Identity federation with JIT provisioning can also be used as a transition strategy for IAM. Read my article on the topic to learn more about this technique. If passwords are provisioned in the target system, the federated identity provider can be disconnected from the ecosystem, once all identities have been migrated to the target system.
Decommissioning the Source System:
- You can decide to decommission the old system after transitioning all the user accounts to the target system. However, this may be time consuming or may never happen if you are looking at Customer IAM (CIAM).
- You can fix a deadline and notify all users about the deadline. Users can be notified via email or UI messages in the application or service.
- Decide on a percentage of the total users and once that number is achieved completely cutover to the new system and force the remaining users follow the transition process.
Other challenges in IAM transitions:
- Users may ignore the password reset links sent to their email addresses and continue using the current system.
- Users may navigate away from password reset pages and come back later to the system to login with their old passwords.
- Although not directly related to the topic of IAM transition, there may be additional requirements in the target system that may have to be fulfilled as part of the transition process (for example, claim verification). You could perform a claim verification as part of the transition process in order to minimize disruption to the user experience.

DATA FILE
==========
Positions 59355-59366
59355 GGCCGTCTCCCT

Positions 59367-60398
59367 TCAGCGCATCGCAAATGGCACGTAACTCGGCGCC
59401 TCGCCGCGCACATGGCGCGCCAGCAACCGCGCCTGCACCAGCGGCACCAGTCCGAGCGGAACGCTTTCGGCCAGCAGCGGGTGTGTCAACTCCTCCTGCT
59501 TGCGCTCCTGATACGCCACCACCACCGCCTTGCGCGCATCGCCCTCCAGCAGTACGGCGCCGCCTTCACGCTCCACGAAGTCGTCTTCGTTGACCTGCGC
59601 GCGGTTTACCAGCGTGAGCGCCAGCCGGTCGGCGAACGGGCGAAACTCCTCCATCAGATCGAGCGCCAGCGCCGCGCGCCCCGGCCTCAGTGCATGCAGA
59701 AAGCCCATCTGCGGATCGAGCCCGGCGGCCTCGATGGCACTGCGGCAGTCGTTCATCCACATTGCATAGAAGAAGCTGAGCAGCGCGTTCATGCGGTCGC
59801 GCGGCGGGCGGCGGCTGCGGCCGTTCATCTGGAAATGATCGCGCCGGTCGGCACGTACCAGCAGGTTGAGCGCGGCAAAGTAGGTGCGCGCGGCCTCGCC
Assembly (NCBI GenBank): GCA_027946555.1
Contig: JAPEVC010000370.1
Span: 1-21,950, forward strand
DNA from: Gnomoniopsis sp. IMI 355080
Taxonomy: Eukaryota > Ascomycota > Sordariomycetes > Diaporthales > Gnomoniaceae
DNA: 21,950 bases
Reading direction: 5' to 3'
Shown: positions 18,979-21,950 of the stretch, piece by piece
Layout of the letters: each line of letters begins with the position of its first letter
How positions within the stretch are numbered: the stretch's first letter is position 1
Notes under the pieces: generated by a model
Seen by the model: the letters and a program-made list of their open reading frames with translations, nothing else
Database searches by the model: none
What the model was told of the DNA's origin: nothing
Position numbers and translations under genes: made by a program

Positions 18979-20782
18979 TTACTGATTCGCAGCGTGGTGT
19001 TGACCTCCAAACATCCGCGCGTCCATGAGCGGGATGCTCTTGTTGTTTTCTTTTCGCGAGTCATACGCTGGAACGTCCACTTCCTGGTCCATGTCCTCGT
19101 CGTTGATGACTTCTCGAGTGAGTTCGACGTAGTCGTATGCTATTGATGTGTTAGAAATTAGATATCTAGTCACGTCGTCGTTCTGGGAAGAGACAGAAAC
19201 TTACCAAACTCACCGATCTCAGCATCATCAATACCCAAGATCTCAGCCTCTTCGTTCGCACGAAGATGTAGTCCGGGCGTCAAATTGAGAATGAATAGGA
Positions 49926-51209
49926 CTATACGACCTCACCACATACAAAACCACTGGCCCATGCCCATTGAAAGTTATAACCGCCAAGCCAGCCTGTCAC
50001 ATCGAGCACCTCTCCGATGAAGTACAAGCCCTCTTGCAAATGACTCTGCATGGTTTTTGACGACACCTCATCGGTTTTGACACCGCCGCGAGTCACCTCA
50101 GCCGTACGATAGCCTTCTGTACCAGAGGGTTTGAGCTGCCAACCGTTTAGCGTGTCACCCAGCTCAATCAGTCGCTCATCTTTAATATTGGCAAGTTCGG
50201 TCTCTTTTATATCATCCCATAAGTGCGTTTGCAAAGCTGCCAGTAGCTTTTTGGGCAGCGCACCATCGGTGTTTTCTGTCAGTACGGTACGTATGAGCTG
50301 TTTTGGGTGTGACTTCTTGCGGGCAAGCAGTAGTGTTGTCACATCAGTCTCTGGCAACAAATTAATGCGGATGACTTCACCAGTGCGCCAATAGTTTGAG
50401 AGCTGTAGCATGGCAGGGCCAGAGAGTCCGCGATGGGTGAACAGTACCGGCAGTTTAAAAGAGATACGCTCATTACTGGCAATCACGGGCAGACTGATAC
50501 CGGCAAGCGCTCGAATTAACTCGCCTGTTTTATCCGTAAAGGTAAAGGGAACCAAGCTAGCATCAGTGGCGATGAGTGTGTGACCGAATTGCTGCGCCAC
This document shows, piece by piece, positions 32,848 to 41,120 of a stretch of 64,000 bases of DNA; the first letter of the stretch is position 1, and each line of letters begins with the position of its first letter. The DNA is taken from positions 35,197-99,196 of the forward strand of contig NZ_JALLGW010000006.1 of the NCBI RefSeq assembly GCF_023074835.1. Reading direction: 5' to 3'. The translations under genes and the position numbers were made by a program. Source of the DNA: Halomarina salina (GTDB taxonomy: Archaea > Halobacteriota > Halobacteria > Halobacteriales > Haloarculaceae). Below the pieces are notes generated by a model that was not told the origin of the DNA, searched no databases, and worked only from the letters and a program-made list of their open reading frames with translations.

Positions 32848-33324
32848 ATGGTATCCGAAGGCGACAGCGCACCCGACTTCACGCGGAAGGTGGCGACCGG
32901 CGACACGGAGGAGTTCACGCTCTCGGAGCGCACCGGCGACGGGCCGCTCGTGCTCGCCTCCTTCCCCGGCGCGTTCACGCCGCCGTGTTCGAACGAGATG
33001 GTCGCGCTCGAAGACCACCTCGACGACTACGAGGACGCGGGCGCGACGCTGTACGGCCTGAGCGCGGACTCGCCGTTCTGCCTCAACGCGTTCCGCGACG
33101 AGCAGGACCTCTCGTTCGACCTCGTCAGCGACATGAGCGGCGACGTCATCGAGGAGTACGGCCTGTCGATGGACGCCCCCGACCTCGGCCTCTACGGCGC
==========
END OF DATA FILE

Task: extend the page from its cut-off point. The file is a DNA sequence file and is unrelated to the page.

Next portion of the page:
In this article we took a look at some popular IAM transition strategies, that may help you transition your identities from a source system to a target system with minimal disruption to users.
WSO2 Identity Server is an open source IAM product, distributed under the Apache 2.0 license. This product possesses a powerful identity integration and identity federation framework, giving it the ability to support all IAM transition strategies that we explored in this article.
Identity Management Solution Patterns